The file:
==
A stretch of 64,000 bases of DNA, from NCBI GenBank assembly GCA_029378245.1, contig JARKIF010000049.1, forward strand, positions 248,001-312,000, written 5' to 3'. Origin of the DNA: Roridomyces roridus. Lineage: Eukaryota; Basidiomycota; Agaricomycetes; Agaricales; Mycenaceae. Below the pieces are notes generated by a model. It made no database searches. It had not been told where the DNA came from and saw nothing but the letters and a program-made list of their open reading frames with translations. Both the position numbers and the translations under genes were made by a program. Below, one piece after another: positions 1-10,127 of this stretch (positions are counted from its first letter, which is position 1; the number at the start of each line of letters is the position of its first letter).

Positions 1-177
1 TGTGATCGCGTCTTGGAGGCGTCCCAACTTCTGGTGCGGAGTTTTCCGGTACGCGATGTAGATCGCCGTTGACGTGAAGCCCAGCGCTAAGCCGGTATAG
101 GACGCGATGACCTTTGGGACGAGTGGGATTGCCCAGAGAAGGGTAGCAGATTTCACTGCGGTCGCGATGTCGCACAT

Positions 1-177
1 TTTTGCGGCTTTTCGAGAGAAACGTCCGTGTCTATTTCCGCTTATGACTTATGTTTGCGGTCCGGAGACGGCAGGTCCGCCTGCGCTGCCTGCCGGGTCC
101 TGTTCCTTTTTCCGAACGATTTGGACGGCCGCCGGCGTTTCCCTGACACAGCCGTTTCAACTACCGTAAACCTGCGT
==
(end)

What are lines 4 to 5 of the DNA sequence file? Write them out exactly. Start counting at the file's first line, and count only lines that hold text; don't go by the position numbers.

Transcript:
101 GACGCGATGACCTTTGGGACGAGTGGGATTGCCCAGAGAAGGGTAGCAGATTTCACTGCGGTCGCGATGTCGCACAT

Positions 1-177